The Bravery of Malala Yousafzai

A true hero who doesn't back down from what's right.

Her Story

Born on July 12, 1997, Malala Yousafzai is a Pakistani activist for girls' education. On October 9, 2012, at age 15, Malala Yousafzai was shot in the head by a Taliban gunman for standing up for girls’ right to education. In the time afterward, Malala's condition gradually improved and she recieved an outpour of support from others for her bravery. People have often described Malala as a brave, perseverant and peaceful leader.

Leadership Qualities

Malala is a firm yet peaceful advocate for peoples' basic right to education. Despite multiple threats to her own safety, she bravely refuses to back down for what she believes in. She stands up for her own and others right to education.

Over the course of her life, Malala learned to stand her ground and voice her opinion on what she believes in. She doesn’t back down from intimidation or threats and she calmly protests the violation of peoples' right to education by using her words and actions instead of violence. Even when threatened by the Taliban, Malala unflinchingly stands her ground.

Malala’s perseverance and bravery in the face of harassment is one of her most helpful traits; she doesn’t back down and continues to promote what she believes in despite the constant danger lurking over her.

Impact on Others

By standing up for her own beliefs so peacefully, Malala has inspired others to do the same. Since Malala is the youngest Nobel Peace Prize winner there is, she’s also proof to other young people that you can change the world no matter how old you are. She encourages others to voice their opinions and be the best person they can be.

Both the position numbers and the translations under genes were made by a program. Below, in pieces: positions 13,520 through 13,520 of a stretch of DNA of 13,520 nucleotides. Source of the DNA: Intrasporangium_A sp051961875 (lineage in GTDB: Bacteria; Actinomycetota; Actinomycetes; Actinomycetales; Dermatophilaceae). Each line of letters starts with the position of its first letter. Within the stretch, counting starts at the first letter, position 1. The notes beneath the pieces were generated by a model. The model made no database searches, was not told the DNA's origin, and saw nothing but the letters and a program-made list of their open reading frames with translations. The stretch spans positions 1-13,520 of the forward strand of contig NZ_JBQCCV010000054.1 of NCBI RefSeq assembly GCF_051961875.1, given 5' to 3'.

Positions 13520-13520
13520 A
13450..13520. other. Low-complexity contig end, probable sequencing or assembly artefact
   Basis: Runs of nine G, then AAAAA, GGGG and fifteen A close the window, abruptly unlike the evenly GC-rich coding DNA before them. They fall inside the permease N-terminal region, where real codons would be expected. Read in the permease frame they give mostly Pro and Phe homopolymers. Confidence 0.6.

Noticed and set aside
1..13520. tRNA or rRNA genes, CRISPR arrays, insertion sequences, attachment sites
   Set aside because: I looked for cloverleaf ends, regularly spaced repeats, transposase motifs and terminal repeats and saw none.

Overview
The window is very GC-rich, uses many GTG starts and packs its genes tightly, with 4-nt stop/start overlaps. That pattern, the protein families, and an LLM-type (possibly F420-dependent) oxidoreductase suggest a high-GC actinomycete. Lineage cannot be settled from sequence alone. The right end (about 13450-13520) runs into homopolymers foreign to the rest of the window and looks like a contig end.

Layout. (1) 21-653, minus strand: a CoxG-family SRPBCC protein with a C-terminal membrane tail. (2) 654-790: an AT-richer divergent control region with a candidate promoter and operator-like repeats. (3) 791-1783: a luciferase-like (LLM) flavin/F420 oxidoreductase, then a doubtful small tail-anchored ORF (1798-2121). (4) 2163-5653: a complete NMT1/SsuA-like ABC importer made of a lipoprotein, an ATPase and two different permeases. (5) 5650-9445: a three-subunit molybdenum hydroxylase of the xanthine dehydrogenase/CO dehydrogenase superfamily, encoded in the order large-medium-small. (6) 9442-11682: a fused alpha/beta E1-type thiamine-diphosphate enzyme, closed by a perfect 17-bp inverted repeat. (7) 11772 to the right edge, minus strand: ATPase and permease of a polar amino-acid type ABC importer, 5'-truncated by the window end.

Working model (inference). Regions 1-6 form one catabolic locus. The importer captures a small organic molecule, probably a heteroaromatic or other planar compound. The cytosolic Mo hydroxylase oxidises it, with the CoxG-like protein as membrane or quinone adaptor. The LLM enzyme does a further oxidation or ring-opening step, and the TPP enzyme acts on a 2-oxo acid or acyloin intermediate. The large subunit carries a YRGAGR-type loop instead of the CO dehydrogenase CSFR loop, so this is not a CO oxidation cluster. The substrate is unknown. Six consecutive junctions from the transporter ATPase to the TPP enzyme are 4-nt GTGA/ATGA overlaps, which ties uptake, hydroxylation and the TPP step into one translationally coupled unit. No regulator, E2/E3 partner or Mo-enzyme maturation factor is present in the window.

Why is She a Good Leader?

One of the many admirable things about Malala is how she doesn’t back down from what she believes is right, despite constant threats to her. She values the rights of herself and others' above her own safety. No matter how many people try to tell her she’s wrong, Malala refuses to be quiet just because of intimidation. She executes her freedom of speech in a peaceful, inspirational way and influences others to consider what she has to say by doing so.

Leadership Traits of Others

In my opinion, not all leaders need to have the exact same traits as Malala. I don’t think all leaders need to have every “leadership trait” to be effective. A leader could have all those qualities and still not necessarily be an effective leader. On the other hand, one could lack those traits but still be an effective leader. I think it depends on the person and how people react to them.

"When the whole world is silent, even one voice becomes powerful." -Malala's words from a speech given at Harvard

Big image

About the Author

Although I don’t have many characteristics in common with Malala, we’re both fairly perseverant when it comes to achieving what we believe in. In my future, I strive to be like Malala by standing up for my beliefs without getting discouraged or giving up.

Personally, some qualities I believe I need to develop if I want to be a good leader are bravery, adaptability and passion. A truely good leader needs to be brave and not back down in the face of their fears. They also need to be able to adapt to any situation and be passionate about what they're doing. If I gained those qualities I think I might be able to become a fit leader.